9 Ways to Beat Bad Breath | Mount Lawley Dental
9 Ways to Beat Bad Breath
Oral Hygiene

9 Ways to Beat Bad Breath

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Bad breath (known as halitosis) can be embarrassing, but it can sometimes be a sign of a more serious problem, such as gum disease or an illness.

Many people get bad breath from time to time, but if it's a regular problem, and everyday remedies such as mints and sprays don't work, you should make an appointment to see your dentist.

Your dentist can determine what's causing the problem and recommend suitable treatments to improve your oral health and your breath.

 

What causes bad breath?

There is no single cause for bad breath, which can be temporary or a symptom of an underlying problem. The most common causes are:

 

Bacteria

Most instances of bad breath are caused by bacteria on the surfaces of the tongue and throat.

When you eat foods containing proteins (such as meat and dairy), these may sometimes be broken down rapidly. This can release volatile sulphur compounds (VSC) that produce a sulphurous odour when you breathe.

 

Gum disease

Gum disease occurs when bacteria build up on teeth around the gums and irritate or infect the gum tissue.

In its early stage (gingivitis), symptoms can include red, swollen or bleeding gums. If you also have bad breath or a bad taste in your mouth, gingivitis may have advanced into a more severe form known as periodontitis. This is an oral health concern that requires ongoing gum care from your dentist.

 

Dry mouth

Dry mouth is a condition affecting the salivary glands. When you produce less saliva, food particles and bacteria may not be rinsed from your mouth so efficiently, leading to a bad smell.

Dry mouth can have many possible causes, including smoking and alcohol consumption, wearing dentures and certain medications or medical conditions.

 

Smoking

Smoking can affect your breath long after the cigarette has been put out, as residual smoke and tar can remain in the lungs.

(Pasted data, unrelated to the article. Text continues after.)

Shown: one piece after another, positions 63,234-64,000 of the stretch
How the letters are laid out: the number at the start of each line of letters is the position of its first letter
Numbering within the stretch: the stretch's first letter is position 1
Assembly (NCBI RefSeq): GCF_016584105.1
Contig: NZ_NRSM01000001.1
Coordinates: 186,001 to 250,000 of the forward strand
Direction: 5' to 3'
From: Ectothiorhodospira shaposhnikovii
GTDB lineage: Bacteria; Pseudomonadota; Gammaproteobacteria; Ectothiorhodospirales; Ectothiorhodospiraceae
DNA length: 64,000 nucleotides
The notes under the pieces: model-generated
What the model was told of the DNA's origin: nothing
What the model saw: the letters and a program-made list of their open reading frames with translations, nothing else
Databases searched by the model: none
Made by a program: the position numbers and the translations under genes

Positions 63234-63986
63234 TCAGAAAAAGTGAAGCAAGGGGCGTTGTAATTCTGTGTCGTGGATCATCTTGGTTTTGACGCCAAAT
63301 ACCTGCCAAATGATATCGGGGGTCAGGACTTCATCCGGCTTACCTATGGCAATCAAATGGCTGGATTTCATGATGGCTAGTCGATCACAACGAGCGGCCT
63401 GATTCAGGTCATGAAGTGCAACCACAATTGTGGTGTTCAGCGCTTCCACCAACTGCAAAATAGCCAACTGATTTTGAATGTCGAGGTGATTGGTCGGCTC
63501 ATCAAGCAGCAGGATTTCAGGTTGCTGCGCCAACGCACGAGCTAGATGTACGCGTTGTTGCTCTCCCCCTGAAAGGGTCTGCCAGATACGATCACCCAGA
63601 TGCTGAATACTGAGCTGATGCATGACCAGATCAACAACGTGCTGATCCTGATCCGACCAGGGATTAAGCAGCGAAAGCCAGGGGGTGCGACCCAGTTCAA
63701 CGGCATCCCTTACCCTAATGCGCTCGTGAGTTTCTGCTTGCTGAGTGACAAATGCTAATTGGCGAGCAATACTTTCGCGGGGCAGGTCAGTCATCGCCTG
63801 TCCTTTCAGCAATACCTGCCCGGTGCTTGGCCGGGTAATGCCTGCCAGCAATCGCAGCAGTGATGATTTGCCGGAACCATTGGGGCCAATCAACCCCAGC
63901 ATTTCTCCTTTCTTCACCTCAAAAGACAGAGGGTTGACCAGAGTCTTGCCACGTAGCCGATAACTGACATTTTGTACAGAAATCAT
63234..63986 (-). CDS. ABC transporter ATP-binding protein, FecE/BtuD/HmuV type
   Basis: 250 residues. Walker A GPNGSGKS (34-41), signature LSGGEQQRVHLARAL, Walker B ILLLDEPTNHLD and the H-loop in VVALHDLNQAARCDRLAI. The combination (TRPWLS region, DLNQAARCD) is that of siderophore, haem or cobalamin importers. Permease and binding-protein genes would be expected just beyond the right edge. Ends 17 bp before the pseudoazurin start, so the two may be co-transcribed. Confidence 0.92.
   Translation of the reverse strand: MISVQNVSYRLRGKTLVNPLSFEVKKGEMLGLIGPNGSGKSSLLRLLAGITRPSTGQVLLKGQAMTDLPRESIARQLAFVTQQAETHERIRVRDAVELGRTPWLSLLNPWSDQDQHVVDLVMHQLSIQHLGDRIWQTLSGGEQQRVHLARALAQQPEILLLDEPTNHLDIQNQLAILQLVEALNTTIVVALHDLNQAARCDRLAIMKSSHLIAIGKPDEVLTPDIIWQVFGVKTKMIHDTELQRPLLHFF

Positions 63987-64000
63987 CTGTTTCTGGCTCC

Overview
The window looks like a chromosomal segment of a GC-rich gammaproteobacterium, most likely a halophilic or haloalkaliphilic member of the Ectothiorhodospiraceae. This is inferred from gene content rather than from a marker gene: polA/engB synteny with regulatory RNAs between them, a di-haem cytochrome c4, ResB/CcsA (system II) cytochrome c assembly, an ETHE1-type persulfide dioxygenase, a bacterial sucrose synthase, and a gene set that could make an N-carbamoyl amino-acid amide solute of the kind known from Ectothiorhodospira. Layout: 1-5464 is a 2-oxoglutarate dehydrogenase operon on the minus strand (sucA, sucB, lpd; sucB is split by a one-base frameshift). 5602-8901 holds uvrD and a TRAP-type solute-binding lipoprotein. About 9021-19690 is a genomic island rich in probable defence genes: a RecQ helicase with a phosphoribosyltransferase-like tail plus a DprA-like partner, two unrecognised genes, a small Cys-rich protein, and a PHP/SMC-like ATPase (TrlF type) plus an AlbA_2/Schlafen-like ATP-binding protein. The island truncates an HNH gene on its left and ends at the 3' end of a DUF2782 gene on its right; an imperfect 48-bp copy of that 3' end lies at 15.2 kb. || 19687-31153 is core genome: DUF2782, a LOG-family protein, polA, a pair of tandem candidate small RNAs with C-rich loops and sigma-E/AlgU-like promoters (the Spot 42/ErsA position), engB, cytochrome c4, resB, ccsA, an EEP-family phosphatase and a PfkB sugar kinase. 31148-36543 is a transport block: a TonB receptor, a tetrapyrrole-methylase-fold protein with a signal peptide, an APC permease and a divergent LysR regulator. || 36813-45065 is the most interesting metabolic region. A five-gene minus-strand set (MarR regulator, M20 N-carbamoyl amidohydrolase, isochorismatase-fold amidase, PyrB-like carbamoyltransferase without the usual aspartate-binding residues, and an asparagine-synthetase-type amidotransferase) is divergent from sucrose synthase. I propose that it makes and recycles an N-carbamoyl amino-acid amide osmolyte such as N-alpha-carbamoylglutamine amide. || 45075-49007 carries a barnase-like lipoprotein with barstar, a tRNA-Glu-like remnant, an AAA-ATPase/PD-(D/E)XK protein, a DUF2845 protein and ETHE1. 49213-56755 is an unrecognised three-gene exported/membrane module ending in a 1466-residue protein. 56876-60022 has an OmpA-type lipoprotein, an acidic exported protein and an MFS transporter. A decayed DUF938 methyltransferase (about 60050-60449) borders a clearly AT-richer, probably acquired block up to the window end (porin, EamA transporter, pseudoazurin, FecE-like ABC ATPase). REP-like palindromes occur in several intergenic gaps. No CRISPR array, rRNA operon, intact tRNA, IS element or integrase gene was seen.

Tobacco use is also a risk factor for dry mouth and gum disease that can also contribute to bad breath, among many other health problems.

 

Food odours

Bad breath can sometimes be directly related to the food or drink you consume, particularly ones with strong odours such as cauliflower, garlic, onions and some alcoholic drinks.

The effects of food on breath are usually temporary, but odours can linger if they pass to the lungs through the bloodstream or if you don't thoroughly clean food from your teeth.

 

Other health problems

Bad breath can sometimes be related to problems in other parts of the body besides the mouth, such as acid reflux from the stomach or nasal discharge caused by sinusitis.

In cases, bad breath may be a warning sign of serious health concerns such as diabetes or kidney or liver failure, but this is rare.

 

How can I get rid of bad breath?

When quick fixes don't work, it's time to take a longer term approach to improving your oral hygiene and making lasting improvements to your breath.

Your dentist will personalise their recommendations based on your situation, but general advice includes:

 

1. Brush at least twice a day

Improving your teeth brushing routine could be all it takes to beat bad breath, removing food before it has the chance to release odours and reducing plaque to help prevent tooth decay and gum disease.

Using a soft-bristled toothbrush and fluoride toothpaste, spend two minutes cleaning every tooth in turn on its front, back and biting surfaces. Or better, consider an electric toothbrush for more effective cleaning.